About me (intro)

Krakow_001I am Alessandro, physicist trained in biophysics and biology. My track record will tell you that my research is quite eclectic as I have published work across various disciplines, spanning information theory, sensor technologies, molecular biology and cell biology. I love to tinker with technology, develop new algorithms and software and I am best known for these aspects of my work. However, the molecular mechanisms of disease (neurodegeneration, malaria and cancer) have been always at the focus of my biophysical developments. The passion for science and technology can be even more rewarding when addressing problems which solution can have high societal impact. Cancer biology is my passion since 2010, a field where I believe I can make an impact. Since a few years, I lead a team of scientists dedicated to transdisciplinary research aimed to enable a live single-cell systems biology of cellular decisions and to apply these tools for a better understanding of carcinogenesis.

See also:

Short biosketche for conferences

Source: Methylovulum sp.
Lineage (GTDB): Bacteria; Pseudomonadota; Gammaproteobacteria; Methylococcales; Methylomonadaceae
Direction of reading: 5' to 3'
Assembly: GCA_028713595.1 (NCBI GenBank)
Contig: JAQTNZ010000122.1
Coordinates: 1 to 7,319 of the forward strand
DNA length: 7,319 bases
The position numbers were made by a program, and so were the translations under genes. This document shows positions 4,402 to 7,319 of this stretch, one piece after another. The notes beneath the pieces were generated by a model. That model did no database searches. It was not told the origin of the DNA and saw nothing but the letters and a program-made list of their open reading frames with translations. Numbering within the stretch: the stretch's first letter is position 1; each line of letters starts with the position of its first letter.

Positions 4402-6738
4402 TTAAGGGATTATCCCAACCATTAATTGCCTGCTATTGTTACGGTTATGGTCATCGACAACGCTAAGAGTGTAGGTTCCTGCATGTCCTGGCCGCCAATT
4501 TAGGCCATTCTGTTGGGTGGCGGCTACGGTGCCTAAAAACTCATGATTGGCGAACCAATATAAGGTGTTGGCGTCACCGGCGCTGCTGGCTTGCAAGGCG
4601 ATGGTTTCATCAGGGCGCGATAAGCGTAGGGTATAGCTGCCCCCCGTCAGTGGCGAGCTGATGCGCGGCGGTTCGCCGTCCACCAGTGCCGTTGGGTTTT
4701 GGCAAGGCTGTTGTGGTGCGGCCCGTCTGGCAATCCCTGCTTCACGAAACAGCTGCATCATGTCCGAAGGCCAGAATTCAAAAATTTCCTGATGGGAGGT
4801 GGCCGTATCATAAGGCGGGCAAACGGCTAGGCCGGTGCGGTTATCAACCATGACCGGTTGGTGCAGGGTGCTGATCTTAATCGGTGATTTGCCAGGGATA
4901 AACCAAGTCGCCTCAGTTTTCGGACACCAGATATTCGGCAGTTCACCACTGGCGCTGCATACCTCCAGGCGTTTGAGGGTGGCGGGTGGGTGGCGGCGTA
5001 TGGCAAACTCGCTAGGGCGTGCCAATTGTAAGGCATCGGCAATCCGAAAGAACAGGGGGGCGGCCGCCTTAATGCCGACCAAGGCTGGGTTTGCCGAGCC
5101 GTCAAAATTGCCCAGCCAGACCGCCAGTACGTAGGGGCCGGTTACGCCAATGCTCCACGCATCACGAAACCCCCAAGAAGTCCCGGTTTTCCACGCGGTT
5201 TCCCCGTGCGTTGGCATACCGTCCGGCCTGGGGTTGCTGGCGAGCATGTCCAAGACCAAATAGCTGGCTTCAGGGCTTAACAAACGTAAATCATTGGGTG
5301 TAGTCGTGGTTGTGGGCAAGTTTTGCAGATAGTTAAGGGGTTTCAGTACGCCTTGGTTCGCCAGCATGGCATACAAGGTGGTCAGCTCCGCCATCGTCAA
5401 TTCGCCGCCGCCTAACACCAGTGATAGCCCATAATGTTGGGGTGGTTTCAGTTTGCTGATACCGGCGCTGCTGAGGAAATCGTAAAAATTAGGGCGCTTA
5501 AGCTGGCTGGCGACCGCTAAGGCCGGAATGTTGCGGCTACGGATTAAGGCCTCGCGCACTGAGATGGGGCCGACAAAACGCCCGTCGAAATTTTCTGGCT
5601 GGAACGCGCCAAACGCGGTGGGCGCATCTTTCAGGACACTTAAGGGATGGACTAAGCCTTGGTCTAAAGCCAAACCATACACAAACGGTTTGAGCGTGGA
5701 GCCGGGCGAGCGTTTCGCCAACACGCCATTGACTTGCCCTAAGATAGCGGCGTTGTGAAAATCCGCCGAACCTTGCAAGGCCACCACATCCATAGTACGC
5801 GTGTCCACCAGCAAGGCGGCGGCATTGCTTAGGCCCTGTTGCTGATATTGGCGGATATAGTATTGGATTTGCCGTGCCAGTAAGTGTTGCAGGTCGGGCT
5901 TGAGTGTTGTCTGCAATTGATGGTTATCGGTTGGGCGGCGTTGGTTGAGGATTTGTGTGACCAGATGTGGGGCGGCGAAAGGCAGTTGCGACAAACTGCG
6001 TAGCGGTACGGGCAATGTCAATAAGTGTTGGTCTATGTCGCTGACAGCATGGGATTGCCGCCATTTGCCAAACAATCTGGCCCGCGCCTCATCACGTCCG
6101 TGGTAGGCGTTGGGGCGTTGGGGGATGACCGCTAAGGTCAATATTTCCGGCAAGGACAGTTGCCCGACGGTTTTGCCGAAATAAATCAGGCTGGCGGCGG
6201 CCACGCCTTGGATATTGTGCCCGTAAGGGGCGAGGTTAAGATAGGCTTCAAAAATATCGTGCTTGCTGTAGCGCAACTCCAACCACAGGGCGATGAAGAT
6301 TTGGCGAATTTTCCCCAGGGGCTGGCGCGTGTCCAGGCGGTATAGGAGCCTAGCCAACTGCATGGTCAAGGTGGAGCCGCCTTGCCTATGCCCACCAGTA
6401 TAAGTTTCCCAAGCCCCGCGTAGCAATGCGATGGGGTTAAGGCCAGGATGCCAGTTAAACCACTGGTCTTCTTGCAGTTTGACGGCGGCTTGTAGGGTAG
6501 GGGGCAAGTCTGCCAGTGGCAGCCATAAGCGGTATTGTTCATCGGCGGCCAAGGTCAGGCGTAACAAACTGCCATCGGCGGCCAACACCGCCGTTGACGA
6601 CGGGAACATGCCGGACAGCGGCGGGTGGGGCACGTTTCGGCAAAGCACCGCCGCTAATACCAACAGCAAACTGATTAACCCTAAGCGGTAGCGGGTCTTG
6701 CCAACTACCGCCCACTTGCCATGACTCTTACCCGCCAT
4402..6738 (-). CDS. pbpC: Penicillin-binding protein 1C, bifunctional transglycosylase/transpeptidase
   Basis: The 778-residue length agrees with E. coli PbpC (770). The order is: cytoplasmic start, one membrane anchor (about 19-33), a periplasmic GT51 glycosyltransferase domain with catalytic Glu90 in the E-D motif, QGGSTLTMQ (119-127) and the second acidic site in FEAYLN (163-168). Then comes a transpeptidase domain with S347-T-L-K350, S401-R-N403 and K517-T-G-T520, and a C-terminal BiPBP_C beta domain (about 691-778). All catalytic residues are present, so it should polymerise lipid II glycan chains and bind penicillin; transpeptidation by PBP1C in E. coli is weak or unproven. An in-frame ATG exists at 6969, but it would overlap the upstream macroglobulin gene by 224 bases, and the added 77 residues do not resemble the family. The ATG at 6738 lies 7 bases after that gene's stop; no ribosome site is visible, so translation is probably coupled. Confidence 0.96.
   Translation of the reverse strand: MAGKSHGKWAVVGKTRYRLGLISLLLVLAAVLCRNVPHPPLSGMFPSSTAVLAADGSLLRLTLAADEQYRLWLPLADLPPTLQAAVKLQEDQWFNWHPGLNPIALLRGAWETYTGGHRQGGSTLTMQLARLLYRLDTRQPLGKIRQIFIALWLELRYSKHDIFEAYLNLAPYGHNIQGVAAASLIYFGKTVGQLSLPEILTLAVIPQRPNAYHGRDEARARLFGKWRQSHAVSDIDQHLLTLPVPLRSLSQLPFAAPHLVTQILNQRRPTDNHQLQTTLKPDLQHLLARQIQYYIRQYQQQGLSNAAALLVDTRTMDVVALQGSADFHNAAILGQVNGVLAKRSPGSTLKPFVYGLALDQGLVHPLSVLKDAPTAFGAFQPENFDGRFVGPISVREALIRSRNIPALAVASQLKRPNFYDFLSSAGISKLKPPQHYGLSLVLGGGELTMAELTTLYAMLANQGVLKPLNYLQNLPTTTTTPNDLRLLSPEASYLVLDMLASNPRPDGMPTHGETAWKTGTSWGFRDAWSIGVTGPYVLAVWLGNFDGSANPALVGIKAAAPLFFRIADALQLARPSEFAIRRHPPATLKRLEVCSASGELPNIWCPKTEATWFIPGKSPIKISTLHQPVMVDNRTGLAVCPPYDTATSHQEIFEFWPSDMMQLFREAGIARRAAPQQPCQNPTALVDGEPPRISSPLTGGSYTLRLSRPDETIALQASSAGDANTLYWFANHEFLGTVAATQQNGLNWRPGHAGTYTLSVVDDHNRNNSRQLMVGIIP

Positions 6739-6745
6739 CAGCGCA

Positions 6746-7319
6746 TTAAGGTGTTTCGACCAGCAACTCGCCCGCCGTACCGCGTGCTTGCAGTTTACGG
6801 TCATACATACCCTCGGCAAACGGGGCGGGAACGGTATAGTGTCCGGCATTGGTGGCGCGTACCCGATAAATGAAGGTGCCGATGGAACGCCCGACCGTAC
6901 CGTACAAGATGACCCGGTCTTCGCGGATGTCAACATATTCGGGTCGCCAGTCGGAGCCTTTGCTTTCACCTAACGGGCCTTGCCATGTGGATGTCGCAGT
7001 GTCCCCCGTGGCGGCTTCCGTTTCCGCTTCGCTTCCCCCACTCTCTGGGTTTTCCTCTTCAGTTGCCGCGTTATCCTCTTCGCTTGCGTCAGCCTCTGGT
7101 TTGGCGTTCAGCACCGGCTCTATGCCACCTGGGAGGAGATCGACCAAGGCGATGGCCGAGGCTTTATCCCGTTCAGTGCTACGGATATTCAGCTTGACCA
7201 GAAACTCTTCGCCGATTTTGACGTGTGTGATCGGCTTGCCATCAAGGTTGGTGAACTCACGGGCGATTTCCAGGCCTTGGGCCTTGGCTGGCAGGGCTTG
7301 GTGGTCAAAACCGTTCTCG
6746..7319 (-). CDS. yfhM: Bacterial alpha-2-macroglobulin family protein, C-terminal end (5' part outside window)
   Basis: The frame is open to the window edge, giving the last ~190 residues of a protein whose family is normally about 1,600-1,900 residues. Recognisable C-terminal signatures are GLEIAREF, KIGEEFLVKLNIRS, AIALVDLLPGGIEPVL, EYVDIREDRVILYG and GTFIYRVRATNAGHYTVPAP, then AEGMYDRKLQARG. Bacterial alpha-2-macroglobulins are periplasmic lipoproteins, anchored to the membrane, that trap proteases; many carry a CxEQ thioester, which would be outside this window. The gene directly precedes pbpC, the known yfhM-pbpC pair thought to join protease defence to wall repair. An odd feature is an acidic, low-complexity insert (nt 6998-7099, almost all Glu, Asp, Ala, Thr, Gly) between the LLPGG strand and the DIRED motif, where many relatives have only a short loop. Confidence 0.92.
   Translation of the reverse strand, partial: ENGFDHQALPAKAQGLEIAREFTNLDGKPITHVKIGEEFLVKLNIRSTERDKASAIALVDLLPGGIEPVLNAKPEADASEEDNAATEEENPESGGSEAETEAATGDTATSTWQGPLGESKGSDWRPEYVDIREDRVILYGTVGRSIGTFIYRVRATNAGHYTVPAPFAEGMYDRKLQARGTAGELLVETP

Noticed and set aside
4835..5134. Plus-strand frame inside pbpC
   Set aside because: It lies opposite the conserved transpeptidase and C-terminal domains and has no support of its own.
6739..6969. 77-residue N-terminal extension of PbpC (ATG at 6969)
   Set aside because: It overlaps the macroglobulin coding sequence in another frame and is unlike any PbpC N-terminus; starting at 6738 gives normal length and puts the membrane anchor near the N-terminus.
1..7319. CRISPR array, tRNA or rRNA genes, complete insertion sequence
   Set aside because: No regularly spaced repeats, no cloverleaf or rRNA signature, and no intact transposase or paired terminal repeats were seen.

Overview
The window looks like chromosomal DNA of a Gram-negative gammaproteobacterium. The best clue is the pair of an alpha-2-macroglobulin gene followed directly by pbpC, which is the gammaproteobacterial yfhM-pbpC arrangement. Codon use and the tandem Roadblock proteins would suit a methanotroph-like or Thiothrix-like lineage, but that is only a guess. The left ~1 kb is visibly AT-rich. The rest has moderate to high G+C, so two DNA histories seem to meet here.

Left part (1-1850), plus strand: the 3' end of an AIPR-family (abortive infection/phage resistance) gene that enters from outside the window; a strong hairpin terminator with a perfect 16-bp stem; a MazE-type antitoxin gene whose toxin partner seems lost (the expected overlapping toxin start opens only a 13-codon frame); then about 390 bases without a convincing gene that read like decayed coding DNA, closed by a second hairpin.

Dr Alessandro Esposito obtained a PhD in Biophysics in 2006 working at the University of Utrecht and the European Neuroscience Institute in Goettingen for which he was awarded the ‘Sergio Ciani’ award by the Italian Society of Pure and Applied Biophysics. At the University of Cambridge, he then applied quantitative imaging techniques contributing to define better models of red blood cells homeostasis infected by P. falciparum (malaria). In 2009, Alessandro was awarded a Life Science Interface fellowship by the EPSRC to establish foster the development of biochemical multiplexing imaging. Since then, he has refocused his research on cancer biology leading a transdisciplinary research programme at the MRC Cancer Unit in Cambridge. While breaking new ground in live single-cell biochemistry, Alessandro is depicting a fresh perspective on cellular decisions in response to stress by investigating the roles of genetic and non-genetic heterogeneity, and cell-to-cell communication, in cell fate choices during carcinogenesis.